Protecting computer memories
Other research by Nirantar is harnessing new materials to increase data storage capacity and power efficiency.
“Memory chips often leak electricity, which can change the stored data and give false output,” she says.
“Further, this leakage is the main cause of heat generation in computer data centres, which in turn is a rapidly-growing contributor to global warming.”
By adding a thin coating of vanadium oxide to memory chips, Nirantar has found a ways to better guide the electric current and avoid leakages, therefore solving the false data output and overheating problems.
The secret to her success?
The star PhD candidate says the award is yet another encouragement for her to keep doing the work she loves and to contribute to the amazing track record of her research group.
Nirantar is part of RMIT’s Functional Materials and Microsystems Research Group, which has now had someone named in the annual Engineers Australia top 30 innovators awards for four years running.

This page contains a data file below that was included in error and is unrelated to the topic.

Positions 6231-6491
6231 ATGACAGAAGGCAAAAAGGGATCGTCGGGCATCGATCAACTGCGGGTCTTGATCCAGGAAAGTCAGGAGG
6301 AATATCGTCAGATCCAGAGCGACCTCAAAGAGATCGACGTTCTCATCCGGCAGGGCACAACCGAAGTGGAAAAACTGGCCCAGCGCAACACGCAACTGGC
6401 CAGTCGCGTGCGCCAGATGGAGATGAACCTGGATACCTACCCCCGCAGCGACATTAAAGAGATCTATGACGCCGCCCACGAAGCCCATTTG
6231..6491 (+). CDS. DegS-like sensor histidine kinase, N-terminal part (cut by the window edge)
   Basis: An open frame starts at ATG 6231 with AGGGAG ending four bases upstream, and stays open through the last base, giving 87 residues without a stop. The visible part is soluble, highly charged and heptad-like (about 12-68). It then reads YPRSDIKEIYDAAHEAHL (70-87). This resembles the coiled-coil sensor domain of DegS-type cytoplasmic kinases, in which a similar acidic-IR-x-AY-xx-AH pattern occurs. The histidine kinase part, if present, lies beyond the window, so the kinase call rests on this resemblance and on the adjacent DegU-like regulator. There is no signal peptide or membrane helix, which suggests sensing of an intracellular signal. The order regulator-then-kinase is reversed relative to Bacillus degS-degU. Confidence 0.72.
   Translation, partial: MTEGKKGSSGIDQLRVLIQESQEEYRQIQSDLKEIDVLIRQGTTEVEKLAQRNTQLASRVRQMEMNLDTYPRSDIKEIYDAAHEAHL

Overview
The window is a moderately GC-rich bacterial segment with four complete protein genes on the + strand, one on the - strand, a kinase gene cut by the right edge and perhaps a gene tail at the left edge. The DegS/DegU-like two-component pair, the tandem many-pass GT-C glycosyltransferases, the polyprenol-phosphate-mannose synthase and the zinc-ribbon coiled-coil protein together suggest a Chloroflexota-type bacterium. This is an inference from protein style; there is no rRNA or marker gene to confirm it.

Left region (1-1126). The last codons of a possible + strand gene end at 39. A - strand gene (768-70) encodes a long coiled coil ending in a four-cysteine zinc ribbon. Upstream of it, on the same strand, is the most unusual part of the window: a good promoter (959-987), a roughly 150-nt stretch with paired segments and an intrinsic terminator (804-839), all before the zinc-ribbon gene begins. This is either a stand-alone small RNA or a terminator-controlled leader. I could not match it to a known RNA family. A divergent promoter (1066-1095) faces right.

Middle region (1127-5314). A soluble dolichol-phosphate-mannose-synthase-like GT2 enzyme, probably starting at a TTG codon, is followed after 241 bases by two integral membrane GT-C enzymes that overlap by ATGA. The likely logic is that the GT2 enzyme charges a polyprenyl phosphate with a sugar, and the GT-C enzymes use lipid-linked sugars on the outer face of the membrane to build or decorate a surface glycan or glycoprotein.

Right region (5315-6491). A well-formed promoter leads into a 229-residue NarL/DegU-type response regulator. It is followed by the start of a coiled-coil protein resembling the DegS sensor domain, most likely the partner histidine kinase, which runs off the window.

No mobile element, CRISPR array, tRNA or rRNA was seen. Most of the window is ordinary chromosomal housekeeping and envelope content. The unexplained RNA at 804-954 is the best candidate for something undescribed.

She puts her success down to making the right study choices and working alongside the right people.
“I chose to work on what interests me the most, which really helps,” she says.
“Then positive thinking, smart working, and just keep doing what you can do when things are not working in your favour all eventually pay off.”
“But of course, it’s also thanks to the people around me: research is a real team effort and none of this would have been possible without my supervisors.”
Nirantar is supervised by Professor Sharath Sriram, Professor Madhu Bhaskaran and Dr Sumeet Walia, who are also the three previous winners of this award from the group in the past three years.
This year, RMIT University biomedical engineer Associate Professor Kate Fox was also named amongst the top 30 most innovative engineers by Engineers Australia.
Her research produced world-first, 3D-printed diamond medical implants.
Also making this year's list was former RMIT University and Functional Materials and Microsystems Research Group PhD candidate, and now University of Melbourne researcher, Dr Mohammad Taha, whose research produced smart window coatings.
Story: Michael Quin